mid-14c., from Old French adopcion or directly from Late Latin adoptionem (nominative adoptio) "a taking as one's child," shorter form of adoptatio, noun of action from past-participle stem of Latin adoptare "chose for oneself, take by choice, select, adopt," especially "to take into a family, adopt as a child," from ad "to" (see ad-) + optare "choose, wish, desire," from PIE root *op- (2) "to choose" (see option (n.)).
"opposed to abortion," first attested 1976, from pro- + life. Used earlier in a more general sense of "enhancing life." Hostile alternative anti-choice attested 1978 in Ms. magazine (compare pro-choice).
What hypocrisy to call such anti-humanitarian people 'pro-life.' Call them what they are — antichoice. [Ms. magazine, Oct. 8, 1978]
Old English namian "to bestow a particular name upon, call, mention by name; nominate, appoint," from Proto-Germanic *nōmōjanan (source also of Old Saxon namon, Old Frisian nomia "to name, call," Middle Dutch noemen, namen), from the source of name (n.). Related: Named; naming.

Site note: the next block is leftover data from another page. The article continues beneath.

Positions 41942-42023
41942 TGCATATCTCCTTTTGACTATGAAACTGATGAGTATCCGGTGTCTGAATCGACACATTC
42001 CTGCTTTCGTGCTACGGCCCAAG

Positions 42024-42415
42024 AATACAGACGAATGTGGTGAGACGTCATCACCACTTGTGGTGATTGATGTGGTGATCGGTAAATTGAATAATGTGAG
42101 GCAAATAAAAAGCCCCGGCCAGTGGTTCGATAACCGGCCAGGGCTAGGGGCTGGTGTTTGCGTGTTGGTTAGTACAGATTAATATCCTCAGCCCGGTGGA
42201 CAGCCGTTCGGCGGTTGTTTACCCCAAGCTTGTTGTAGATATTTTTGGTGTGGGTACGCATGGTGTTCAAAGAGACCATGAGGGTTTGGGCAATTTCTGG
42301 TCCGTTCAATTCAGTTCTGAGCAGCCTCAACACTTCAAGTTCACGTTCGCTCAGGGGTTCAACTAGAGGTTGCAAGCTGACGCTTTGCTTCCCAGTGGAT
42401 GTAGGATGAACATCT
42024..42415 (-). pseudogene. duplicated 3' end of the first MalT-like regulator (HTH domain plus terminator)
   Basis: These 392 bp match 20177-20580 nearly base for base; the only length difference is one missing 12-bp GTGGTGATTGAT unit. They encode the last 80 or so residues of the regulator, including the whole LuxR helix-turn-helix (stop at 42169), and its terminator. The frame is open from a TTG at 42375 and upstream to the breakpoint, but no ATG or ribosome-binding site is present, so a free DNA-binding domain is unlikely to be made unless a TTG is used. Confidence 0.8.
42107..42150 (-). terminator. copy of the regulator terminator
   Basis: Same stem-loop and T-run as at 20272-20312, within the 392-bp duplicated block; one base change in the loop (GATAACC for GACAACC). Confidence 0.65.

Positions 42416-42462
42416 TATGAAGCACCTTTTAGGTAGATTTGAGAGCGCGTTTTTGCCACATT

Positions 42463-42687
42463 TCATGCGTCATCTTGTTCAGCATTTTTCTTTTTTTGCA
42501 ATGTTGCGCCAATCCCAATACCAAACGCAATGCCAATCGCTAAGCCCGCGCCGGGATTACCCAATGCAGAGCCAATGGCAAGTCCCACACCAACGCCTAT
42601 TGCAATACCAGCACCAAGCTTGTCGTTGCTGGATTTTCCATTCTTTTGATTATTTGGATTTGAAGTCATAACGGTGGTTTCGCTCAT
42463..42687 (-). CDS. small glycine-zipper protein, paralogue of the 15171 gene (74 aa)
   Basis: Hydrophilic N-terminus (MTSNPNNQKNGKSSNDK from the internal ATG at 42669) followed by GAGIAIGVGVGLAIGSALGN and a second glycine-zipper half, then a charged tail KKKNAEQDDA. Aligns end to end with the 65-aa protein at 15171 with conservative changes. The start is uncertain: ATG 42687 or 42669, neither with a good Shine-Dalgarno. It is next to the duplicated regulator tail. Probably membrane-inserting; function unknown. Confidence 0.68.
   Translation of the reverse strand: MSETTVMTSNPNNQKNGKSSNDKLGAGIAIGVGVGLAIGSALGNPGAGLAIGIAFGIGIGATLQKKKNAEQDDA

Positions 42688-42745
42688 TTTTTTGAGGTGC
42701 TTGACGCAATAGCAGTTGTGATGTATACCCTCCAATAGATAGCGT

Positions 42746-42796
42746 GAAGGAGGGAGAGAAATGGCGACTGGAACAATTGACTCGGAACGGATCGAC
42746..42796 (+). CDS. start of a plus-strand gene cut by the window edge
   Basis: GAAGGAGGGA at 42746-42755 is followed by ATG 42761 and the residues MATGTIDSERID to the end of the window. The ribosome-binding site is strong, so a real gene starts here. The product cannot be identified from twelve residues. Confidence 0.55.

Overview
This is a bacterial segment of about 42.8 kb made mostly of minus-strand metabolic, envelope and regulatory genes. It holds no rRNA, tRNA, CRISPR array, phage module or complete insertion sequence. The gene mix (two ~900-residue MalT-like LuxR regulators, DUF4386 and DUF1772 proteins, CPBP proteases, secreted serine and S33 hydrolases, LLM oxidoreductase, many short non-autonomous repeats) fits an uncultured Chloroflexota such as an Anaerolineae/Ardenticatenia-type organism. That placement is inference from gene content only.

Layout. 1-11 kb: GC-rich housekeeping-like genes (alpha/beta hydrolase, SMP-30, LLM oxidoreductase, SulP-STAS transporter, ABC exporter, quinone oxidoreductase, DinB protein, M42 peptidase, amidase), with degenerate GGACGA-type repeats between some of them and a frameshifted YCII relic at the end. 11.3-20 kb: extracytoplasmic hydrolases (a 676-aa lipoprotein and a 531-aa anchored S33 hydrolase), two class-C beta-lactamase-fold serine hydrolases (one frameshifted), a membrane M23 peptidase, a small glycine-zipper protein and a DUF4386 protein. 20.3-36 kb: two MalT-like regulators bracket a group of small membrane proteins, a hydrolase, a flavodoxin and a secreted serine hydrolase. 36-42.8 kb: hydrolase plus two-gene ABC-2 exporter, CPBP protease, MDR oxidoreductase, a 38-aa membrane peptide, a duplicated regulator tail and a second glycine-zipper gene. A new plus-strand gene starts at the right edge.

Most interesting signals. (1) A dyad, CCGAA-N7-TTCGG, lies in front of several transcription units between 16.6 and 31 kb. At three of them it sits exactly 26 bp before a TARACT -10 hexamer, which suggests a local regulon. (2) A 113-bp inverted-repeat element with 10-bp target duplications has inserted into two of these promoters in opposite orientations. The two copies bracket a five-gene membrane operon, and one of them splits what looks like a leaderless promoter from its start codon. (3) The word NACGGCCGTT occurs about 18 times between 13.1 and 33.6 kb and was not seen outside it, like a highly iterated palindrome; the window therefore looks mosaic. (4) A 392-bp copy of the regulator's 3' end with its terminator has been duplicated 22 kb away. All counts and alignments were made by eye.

Latin, literally "voice," which is the source of vocare "to call" (from PIE root *wekw- "to speak").
mid-15c., opinen, "express an opinion or opinions; to think, suppose," also transitive, "be of the opinion that," from Old French oppiner, opiner (15c.) and directly from Latin opinari "have an opinion, be of opinion, suppose, conjecture, think, judge," which is of unknown origin. It is traditionally considered to be related to optare "to desire, choose" (see option), but de Vaan's sources find the evidence of this weak. Related: Opined; opining.